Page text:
Disappointing Everyone but God   16 comments

It took years for me to accept my own ostrich-ness without embarrassment, recognizing and not running away from the disappointment others held towards me.  I was sharply reminded of this at my dad’s funeral as I re-connected with acquaintances from long ago, the many who stood in line to offer me their condolences and politely inquire: “Where do you live now?” and “What do you do there?”

The simple answer is, “I work at Home Depot.”  There is nothing simple about that response.  It is freighted with cultural and religious baggage, and I immediately saw it in their faces when I answered, sudden flickers of questions and doubts tugging at their cheeks and blinking their eyelids. The middle-aged son of a college president working a minimum-wage job?  Should they leave it alone and move on or ask me for clarification… and how could they do that circumspectly?  Since I wasn’t sitting down with them for coffee, I started adjusting my answer to relieve their discomfort.

I understand their consternation.  When I started working at Home Depot two years ago it took me a couple months of building courage to share the news on Facebook.  As a culture, when we hear of a college-educated person in mid-career working an entry level job, we feel sure there is a tragic story behind this mishap.  Selling hammers is one step above homelessness.  I was going to say one step above unemployment, but actually an unemployed professor ranks far above a working stiff–he hasn’t given up on himself yet.

Of course the heavy cultural implications are double-weighted with the religious ones.  It is true that Jesus himself worked with hammers and saws, but that was in his youth, just an apprenticeship for what really mattered, we think.  The highest accolades in my family and alma mater go to missionaries, secondarily to pastors, thirdly to those in non-profit work, but instead of working my way up that ladder, I slipped down it, one rung at a time.  Oddly enough, my soul was gaining depth and strength and wisdom with each lower step.

It seems the Kingdom of God is much less predictable and straightforward than I assumed most of my life.  I guess that is why we walk by faith.


Posted June 11, 2016 by janathangrace in Personal, Uncategorized

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16 responses to “Disappointing Everyone but God

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  1. The title of this speaks profoundly to me as does the content of this post.

  2. You got that right — His Kingdom is much less predictable and straightforward than I imagined too! And the older we are, the more . . . interesting the curves of His grace. Thank you for reminding readers we are all performing for His pleasure, and not our own — real easy too forget this!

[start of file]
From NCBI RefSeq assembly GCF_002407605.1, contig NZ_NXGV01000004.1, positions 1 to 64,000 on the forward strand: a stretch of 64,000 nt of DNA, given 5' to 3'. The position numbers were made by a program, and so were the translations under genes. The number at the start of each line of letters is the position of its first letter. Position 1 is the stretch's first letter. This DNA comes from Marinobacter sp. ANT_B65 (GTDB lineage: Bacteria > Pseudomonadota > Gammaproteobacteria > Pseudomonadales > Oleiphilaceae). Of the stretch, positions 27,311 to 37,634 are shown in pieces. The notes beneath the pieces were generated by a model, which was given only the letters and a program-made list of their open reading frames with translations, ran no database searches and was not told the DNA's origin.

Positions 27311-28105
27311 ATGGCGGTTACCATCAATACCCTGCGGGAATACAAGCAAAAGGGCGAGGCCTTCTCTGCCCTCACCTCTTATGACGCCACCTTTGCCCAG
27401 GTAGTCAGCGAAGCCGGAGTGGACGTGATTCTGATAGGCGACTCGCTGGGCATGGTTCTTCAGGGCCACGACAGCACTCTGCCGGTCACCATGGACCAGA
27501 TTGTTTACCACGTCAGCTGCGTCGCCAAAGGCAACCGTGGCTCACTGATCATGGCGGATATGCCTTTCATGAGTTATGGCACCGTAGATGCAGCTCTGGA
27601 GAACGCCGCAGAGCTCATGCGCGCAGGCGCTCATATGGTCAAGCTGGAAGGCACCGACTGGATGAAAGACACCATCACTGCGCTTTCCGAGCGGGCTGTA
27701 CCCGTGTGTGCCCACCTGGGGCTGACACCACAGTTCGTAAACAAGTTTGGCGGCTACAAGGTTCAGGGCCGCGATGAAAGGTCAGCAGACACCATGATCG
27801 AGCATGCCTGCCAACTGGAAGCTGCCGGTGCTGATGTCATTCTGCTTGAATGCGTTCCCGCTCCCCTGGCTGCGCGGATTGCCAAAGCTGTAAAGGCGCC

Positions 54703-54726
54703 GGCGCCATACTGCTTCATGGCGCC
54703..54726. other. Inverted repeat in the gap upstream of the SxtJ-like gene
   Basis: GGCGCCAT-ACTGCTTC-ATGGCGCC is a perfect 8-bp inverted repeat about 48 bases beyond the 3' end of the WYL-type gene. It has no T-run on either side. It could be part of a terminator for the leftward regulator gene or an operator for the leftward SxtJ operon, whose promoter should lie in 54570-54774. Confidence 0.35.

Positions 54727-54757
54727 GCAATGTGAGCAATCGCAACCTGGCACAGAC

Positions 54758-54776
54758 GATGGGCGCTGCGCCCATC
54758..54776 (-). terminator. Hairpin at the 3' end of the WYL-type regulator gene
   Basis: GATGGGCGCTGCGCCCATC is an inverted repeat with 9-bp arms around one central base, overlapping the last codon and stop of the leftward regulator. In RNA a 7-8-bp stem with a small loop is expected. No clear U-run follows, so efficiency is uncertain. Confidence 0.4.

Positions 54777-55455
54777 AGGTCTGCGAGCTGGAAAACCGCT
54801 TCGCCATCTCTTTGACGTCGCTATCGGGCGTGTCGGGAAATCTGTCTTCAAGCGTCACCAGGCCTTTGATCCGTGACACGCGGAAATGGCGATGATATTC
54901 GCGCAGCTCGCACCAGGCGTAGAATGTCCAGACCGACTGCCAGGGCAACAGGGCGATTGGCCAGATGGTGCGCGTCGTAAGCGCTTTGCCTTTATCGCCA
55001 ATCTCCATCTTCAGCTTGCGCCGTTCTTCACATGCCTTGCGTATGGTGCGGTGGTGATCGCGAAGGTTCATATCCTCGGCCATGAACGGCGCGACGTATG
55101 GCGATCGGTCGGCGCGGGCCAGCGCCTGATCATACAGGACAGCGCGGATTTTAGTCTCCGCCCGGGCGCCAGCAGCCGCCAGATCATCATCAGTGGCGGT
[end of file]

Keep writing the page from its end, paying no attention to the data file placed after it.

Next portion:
3. The church thinks so much like the world in a lot of ways. Dare I say “I am proud of you”? I have always found God is more interesting in “changing me” than He is in making me significant! Even though that’s what I want and think I need! BOTTOM LINE….I want my ego stroked….women have them too! Keep trusting Jesus…..that’s the real deal in life….keeping the faith!

  4. I like the way you make me think. I have admired your Dad for three plus decades. I considered him a mentor. As a guest in your parents home when your Dad was a full-time caregiver, Deborah and I saw first hand what real love looks like. I have never forgotten that visit. No one is perfect, but what I saw that day was true love on display when no one was “watching”.

  5. Thank you for this post! I experience something similar when people ask me how many people attend my small church. This is one reason I avoid aluminum gatherings and other such occasions. Sadly, Christians – I – forget the biblical paradox of losing to gain or dying to live.

  6. Janathan Grace, I am new to your blog. I just want to say thank you for your honesty and transparency. Your blogs are opening up new ways of thinking for me as well as reinforcing some paths I have started walking. I look forward to see where God takes me on this journey of being transparent with myself and allowing God to enter the areas I don´t even enter. May His grace win in all areas! Thank you for your powerful ministry to many through this blog.

    • Denise, welcome! My desire from the start was to find like-minded people who could use this space as a safe spot to share and interact honestly and vulnerably. Please come back and share with us your journey wherever it may take you. It is a difficult journey that is made much harder without the support of others.

  7. Thank you for this post. The same expectations are imposed on stay-at-home moms. I now have adult children, but am still not working because now I am disabled… they don’t like that answer to these questions either!

    • Judy, I hope you find support and understanding as you fight off the shame that others direct your way. You are deeply loved and valued just as you are by the only One who knows you completely.

  8. You don’t disappoint me brother Janathan. In fact I envy you. I love hammers and saws and the smell of fresh lumber and sawdust and especially power tools (more POWER circa Tim Taylor and Home Improvement). And while you may have slipped down the ladder, I fell completely of of it. And while there are still (after 14 years) those who would like to never allow me to step back on it, there is a Redeemer who lives and loves to restore the years the locust have eaten. Grace and Peace my friend.

    • Ed, thanks for stopping by and commenting. Life is full of harshness and pain, often coming from religious folks. May you find the grace to move forward in your own journey of redemption.

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